Quite apart from its dramatic and visual qualities, the first thing to be noted about this kaleidoscopic biographical study—whose other depicted characters include John Dos Passos, Robert Capa, Joris Ivens, Chiang Kai-shek, and Madame Chiang, Chou En-lai, Maxwell Perkins, and Orson Welles—is the way Kidman looks. The first image you see is of a strikingly beautiful older woman, 70ish, smoking and cementing viewer connection with her brilliant blue eyes as she scorns love and asserts her hunger for “what’s happening on the outside. Action!” She does resemble Kidman but looks too authentically old to actually be her. The question occurs: Did they get someone of the correct age—Julie Christie, Charlotte Rampling, Vanessa Redgrave—to play these interview scenes?
Later, in Madrid, after she sees Hemingway (pretty convincingly played by Clive Owen) banging out copy on his portable typewriter, not sitting but standing up, as he habitually did, Gellhorn just then admits her own inability to write anything at all, exposing her vulnerability to the most famous writer in the world. Portraying youthful distress, Kidman looks 28, not a year older or younger, which was Gellhorn’s age in 1936 when she met Hemingway. Aging up 25 years is one thing, but convincingly dropping 15 years? Not a hint of makeup or visual tinkering can be detected in either direction.
Kaufman, whose previous literary screen subjects have included Henry Miller, Anais Nin, and the Marquis de Sade, brings his two principals together where their first encounter actually happened, at Hemingway’s divey Key West hangout Sloppy Joe’s, in a bantering, flirtatious scene worthy of a ’30s Hollywood film. Gellhorn is with her parents, and Hem is married, so nothing will happen then and there. But the connection has been made, and when the heavyweight writer, now 37, decides to go to Spain, he seems as driven by his urge to join Gellhorn there as by his desire to support the Loyalist cause by participating in the making of Ivens’ anti-Franco documentary film “The Spanish Earth.”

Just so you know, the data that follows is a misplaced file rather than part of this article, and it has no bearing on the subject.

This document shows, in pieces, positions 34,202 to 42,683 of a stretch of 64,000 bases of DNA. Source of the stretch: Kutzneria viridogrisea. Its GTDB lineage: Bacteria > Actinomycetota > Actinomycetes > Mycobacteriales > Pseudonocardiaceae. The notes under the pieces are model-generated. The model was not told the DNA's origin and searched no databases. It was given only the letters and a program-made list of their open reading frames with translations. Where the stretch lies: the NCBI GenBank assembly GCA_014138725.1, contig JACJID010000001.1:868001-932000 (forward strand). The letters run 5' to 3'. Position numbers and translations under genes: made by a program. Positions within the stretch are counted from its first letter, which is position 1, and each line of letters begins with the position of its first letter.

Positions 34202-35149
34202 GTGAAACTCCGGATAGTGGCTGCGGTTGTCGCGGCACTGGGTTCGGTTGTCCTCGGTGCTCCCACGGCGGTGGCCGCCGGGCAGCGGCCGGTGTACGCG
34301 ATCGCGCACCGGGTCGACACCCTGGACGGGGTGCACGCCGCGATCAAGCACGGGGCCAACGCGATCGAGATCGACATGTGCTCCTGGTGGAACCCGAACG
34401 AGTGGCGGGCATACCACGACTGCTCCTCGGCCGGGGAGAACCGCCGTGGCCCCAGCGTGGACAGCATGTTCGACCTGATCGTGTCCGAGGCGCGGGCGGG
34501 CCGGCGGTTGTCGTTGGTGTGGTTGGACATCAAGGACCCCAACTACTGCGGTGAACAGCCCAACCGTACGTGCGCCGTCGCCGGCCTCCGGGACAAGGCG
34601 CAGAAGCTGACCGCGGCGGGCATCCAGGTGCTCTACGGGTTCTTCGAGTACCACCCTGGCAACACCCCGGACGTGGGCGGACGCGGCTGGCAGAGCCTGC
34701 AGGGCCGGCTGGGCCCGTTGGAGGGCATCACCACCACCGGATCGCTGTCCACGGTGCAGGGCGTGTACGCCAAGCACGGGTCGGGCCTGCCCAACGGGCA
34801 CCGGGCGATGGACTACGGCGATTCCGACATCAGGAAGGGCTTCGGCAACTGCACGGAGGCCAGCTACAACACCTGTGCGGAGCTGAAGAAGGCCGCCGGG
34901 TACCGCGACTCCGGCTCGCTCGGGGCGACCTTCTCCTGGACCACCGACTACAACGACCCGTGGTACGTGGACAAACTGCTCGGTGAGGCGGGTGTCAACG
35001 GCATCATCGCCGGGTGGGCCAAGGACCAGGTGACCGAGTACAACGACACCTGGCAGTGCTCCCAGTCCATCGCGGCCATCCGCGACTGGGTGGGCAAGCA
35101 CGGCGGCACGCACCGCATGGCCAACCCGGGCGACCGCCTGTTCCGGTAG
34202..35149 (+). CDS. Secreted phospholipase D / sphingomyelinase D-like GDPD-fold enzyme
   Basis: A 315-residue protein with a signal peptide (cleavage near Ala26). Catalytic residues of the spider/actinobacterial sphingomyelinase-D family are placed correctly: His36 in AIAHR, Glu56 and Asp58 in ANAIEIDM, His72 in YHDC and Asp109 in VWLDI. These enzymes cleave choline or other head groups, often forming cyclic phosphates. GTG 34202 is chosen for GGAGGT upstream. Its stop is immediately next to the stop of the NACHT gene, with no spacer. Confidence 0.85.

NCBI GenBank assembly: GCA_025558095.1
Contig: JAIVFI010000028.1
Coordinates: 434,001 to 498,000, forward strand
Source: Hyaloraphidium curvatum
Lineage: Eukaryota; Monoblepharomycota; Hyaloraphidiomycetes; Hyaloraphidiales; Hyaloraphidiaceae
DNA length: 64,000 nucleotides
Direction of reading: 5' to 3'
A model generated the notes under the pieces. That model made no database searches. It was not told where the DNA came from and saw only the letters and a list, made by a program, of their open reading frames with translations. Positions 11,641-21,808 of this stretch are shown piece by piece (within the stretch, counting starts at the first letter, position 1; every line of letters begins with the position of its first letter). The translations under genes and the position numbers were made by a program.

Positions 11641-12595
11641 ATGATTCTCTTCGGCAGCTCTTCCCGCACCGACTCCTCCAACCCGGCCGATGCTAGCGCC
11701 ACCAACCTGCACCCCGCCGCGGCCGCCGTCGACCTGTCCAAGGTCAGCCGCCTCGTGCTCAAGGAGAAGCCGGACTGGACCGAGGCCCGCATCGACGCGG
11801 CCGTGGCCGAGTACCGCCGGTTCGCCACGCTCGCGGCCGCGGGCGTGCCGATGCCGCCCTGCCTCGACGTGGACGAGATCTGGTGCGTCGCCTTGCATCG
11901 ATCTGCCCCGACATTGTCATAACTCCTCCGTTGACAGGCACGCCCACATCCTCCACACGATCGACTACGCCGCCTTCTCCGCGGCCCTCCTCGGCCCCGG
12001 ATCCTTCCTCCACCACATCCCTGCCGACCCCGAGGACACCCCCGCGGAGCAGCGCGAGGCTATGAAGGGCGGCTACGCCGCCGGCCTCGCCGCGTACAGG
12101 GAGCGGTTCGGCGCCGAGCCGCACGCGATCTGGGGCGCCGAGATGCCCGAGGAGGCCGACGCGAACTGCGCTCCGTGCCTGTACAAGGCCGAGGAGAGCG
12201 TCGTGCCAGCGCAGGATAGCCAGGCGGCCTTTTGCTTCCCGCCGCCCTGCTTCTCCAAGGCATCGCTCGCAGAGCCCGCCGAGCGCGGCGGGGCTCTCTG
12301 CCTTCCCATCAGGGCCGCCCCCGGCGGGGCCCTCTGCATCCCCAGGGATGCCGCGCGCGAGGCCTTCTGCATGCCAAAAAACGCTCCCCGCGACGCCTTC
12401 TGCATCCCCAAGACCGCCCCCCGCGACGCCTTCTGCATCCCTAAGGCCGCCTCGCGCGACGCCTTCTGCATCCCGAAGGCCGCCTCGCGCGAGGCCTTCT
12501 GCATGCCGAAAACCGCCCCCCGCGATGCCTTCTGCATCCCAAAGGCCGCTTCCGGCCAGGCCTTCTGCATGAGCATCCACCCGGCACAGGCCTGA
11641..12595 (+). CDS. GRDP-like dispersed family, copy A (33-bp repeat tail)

The first half of “Hemingway & Gellhorn,” centering on the passions, turmoil, and tragedy of the Spanish Civil War, is by some distance the better portion. Setting much of the action in the cavernous lobby of Madrid’s Hotel Florida (re-created in the main reception hall of the old Oakland train station), Kaufman energetically directs a great deal of human traffic in and out of the establishment, including most of the foreign press, Russian operatives, and abundant Spanish prostitutes. Hem holds forth at the bar, challenges a Soviet general (Robert Duvall, who once played Stalin) to Russian roulette and joins Ivens (Lars Ulrich), Dos Passos (David Strathairn), Capa (Santiago Cabrera), and heroic local fighter Zarra (Rodrigo Santoro), usually with Gellhorn in tow, out into the countryside to capture intense battle footage intended to rally the world to the Republican cause.
Hem bides his time with Gellhorn, all the while puffing up his feathers and never letting her far from his sight; conveniently, they have rooms on the same floor. She is inspired by ace Hungarian photographer Capa—“I want to write the way you take pictures,” she tells him—and handles herself with such grace under pressure that Hem admits that she’s “the bravest woman I ever saw.”